If they are included, you must let them speak for themselves. We recently had a client, who just couldn’t stay quiet. When the buyer asked his General Manager some operational questions, he kept interrupting, correcting and expanding on his points. What kind of impression do you think that made?
Calls, tells and emotions
Your body language is telling. You’ve got to keep emotion – any kind of emotion – out of the deal … [+]
You care about this deal, deeply – of course you do. As in the example above, it is sometimes hard for an advisor to control a passionate, excitable client. But there are often some pre-agreed calls and tells between seller and advisor to ensure that you stay on message. This can range from the subtle – a pen tap on the table, a codeword – to the blindingly obvious such as closing your notebook and calling for a half hour break.
Your body language is telling. You’ve got to keep emotion – any kind of emotion – out of the deal room. You want awkward? I’ve seen clients crying, shouting, acting snappy, sitting with their arms folded and answering rudely in monosyllables, totally disregarding all our preparation. It is hugely damaging for them and utterly frustrating for us. That’s when the notebook gets closed and the meeting ends at least temporarily until we have a chance to regroup.
There are no good surprises
First-time sellers are often conscious of a perceived weakness in their business. I have lost count of the times a client has said, “Can we just not mention that? Does the buyer really need to know?” The answer is yes, they do – and whatever you are trying to hide, internal or external, recent or historical, it will come out eventually. Skeletons don’t stay buried.
The solution is to tackle the objections directly and openly. Buyers are risk averse. So give them comfort around the scale of the risk, with context and commentary. Demonstrate reasons, suggest solutions. Be transparent. And here’s the thing: being straight down the line is a pretty powerful negotiation tactic. Trust is a great selling point.
A key strategy with a potential weakness or bad news topic is for us to get there first; if we can deliver the news and message before the buyers discover it for themselves, we can frame it in the best way possible. If the buyer uncovers an issue further down the line, trust will be eroded because we weren’t open with them and we won’t necessarily have our counter arguments prepared.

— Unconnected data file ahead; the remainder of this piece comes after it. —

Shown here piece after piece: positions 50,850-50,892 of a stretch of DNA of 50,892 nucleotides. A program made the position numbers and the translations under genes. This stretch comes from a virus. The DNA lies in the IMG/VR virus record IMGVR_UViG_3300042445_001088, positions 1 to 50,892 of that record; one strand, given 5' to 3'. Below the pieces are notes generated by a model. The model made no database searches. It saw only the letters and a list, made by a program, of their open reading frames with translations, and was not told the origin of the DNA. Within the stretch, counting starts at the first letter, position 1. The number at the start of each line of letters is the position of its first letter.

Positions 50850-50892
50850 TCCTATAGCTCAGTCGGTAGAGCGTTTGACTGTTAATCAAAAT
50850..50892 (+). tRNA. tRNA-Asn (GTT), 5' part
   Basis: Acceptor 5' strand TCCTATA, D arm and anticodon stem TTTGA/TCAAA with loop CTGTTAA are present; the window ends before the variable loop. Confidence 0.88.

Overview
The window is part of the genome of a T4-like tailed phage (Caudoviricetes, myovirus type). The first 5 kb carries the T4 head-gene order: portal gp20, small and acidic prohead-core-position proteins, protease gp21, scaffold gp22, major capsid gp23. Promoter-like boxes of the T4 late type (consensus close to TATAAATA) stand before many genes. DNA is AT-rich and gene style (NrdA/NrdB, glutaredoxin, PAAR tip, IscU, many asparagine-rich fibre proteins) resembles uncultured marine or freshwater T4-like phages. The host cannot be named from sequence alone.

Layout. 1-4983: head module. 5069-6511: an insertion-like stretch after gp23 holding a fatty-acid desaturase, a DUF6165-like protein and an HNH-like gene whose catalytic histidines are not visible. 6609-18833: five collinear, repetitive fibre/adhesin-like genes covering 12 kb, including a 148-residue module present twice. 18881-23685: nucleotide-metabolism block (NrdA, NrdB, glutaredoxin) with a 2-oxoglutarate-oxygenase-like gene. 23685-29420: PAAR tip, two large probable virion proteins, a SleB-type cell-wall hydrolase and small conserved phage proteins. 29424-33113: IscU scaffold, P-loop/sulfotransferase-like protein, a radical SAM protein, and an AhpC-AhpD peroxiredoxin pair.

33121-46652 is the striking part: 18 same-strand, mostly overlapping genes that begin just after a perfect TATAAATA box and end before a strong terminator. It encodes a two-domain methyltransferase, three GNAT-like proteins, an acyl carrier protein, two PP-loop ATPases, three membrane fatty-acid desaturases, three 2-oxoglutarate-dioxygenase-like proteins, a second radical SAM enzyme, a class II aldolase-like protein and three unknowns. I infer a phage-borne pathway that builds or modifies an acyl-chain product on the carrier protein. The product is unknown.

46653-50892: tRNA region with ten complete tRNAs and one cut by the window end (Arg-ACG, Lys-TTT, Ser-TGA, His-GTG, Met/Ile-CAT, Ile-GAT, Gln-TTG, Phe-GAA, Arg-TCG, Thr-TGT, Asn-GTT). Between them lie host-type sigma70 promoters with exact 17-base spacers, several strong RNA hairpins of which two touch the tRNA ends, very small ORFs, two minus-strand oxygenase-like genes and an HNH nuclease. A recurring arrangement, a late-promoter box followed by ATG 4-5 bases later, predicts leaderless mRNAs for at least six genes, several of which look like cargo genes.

Different buyers, different tactics
Different buyer types have different needs and you should tailor your approach to them accordingly. I am generalizing, of course, but a private equity group or financial buyer will typically be detail focused, punchier in negotiation, make quick decisions and, perhaps surprisingly, go on what may appear to be a gut feeling (as long as the financials stack up). A corporate M&A team, from a large strategic acquirer, may be more process-focused. They may need to escalate to other decision-makers, “sell” the acquisition to their board, or toe the line on corporate governance. If so, you will have to show some patience.
The owner/manager buyer – probably the most entrepreneurial and closest in personality to you – is typically much more driven by the emotion behind the decision. It’s a big call. He or she could be investing their kids’ inheritance in buying your business and so that personal chemistry becomes a major factor. They’ll look at you and think: “Do I really want to make this person a millionaire?”
Hopefully, if you are looking to sell, you have a great business and a great story to tell, underpinned by evidence, analysis, information and vision for the future. But don’t underestimate the soft stuff. Buyers don’t just buy a business off the back of a bunch of documents, however informative they are.
When it comes to an M&A transaction, it’s not just the cards you hold. It’s how you play the hand.